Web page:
The making of Vladimir Putin

The making of Vladimir Putin

There are 3 comments on the Politico story from Aug 19, 2014, titled The making of Vladimir Putin. In it, Politico reports that:

In late January 2000, William Safire wrote a column in the New York Times under the headline "Putinism Looms."

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Since: Sep 08

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#1 Aug 20, 2014
In late January 2000, William Safire wrote a column in the New York Times under the headline “Putinism Looms.” Vladimir Putin had been acting president of the Russian Federation for only a month but Safire had already seen that the new Kremlin leader was bent on developing a “cult of personality,”“suppressing the truth” and “the resurgence of Russian power.” For the remaining nine years of his life, Safire often returned to the subject. He expanded the definition of Putinism as its namesake muzzled dissent, cracked down on the media, exiled or imprisoned those who opposed him, courted China as a counterweight to the United States, and did everything he could to lock the countries of “the near abroad”— fellow former Soviet republics – into a Russian sphere of influence.

Ukraine — the cradle of Russian civilization as well as its breadbasket, and a major manufacturing center of the old USSR – has always been the principal object of Russian neuralgia about Western encroachment into the post-Soviet space. Russians often say that they feel the loss of Ukraine as though it were the pain an amputee feels in a phantom limb. Yet it still came as a shock when Putin — outraged by pro-European protesters’ overthrow of a corrupt and repressive pro-Moscow regime in Kyiv — annexed Crimea and fomented a secessionist rebellion in the eastern and southern parts of Ukraine.

Putin’s aggression only makes sense against the backdrop of what has been the defining theme of his presidency: turning back the clock. For years that has meant repudiating the transformational policies of his immediate predecessors and reinstating key attributes of the Soviet system within the borders of the Russian Federation. But there were also indications that, if given a chance, Putin might extend his agenda, his rule, and what he hopes will be his legacy beyond those borders. In 2005, he famously lamented that the breakup of the Soviet Union “was the greatest geopolitical catastrophe of the century.” Three years later, Russia invaded Georgia and granted “independence” to two breakaway ethnic conclaves, Abkhazia and South Ossetia. Not until this year, however, did Russia expand by military conquest and unilateral decree its own territory by seizing Crimea. In doing so, Putin also proclaimed the right to “protect our compatriots and fellow citizens”– i.e., Russian-speaking minorities – elsewhere in the near abroad, from Estonia on the Baltic to Kazakhstan in Central Asia.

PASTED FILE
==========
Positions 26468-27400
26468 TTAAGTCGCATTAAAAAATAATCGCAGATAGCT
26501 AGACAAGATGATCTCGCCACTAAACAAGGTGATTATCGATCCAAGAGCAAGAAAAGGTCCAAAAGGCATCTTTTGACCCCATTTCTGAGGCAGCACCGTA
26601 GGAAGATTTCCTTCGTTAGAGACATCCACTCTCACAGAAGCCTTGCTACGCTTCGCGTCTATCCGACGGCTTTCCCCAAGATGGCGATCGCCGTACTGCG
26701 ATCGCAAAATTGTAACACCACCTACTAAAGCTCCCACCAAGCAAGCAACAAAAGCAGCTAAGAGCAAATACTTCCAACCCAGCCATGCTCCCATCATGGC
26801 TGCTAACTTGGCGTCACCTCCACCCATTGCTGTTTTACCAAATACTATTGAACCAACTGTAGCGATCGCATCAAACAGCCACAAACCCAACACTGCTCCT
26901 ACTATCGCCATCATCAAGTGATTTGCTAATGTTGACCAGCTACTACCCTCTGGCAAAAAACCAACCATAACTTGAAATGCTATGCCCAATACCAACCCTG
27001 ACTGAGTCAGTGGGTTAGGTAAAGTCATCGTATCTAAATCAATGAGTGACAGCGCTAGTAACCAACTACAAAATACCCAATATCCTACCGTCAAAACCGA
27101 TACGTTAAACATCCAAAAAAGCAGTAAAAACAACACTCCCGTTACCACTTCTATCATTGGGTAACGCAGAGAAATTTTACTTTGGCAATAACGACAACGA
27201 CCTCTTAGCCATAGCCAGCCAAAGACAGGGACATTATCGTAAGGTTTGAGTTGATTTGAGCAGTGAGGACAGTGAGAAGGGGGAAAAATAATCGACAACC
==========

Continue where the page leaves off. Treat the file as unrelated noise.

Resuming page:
Therein lies the most malignant manifestation of Putinism: it violates international law, nullifies Russia’s past pledges to respect the sovereignty and territorial integrity of its neighbors, carries with it the danger of spinning out of control and sparking a wider conflict, and establishes a precedent for other major powers to apply their own version of the Putin Doctrine when convenient (think of China, for example, and its running feuds with Vietnam, the Philippines, and Japan over territorial and maritime claims).

While Putin has earned the ism that Safire attached to his name more than 14 years ago, the phenomenon he personifies — its content, motivation and rationale, as well as the constituencies behind it — predates the appearance of Putin himself on the scene. A number of students of recent Russian history — including some, like myself, who have dealt with Putin — can, in retrospect, trace the roots of his policies today back more than a quarter century to the battle between Soviet reformers and their reactionary and revanchist foes.

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#2 Aug 20, 2014
The backstory begins in the late 1980s, when Putin was a mid-level KGB officer, attached to the Second Chief Directorate, stationed in Dresden. His job was not espionage but counterespionage: that is, identifying, thwarting, defeating and often destroying the enemies of the Soviet state. In Moscow at that time, there were influential individuals who saw the president of that state, Mikhail Gorbachev, as an enemy bent on destroying the system to which they had devoted their lives and from which they had amassed power and prestige.

Gorbachev had ascended to the pinnacle of power in the Soviet Union 29 years ago with what he believed was an obligation to save the country. The status quo, he was convinced, was holding the USSR back, preventing it from competing and prospering in a globalizing world. His supporters often expressed this aspiration with a deceptively modest-sounding phrase: Russia’s need to become “a normal, modern country.” Yet normalization and modernization required a radical break with previous Soviet leaders, starting with Vladimir Lenin.

The vocabulary of Gorbachev’s program was, tellingly, made up of two Russian words, glasnost and perestroika, and two borrowed from English: demokratizatsiya and partnyorstvo (partnership) with the West. These were not just descriptors of the Kremlin’s new policies — they were antonyms of the watchwords of the Soviet internal regime and the Soviet worldview. As such, they were anathema to some of Gorbachev’s supposed comrades.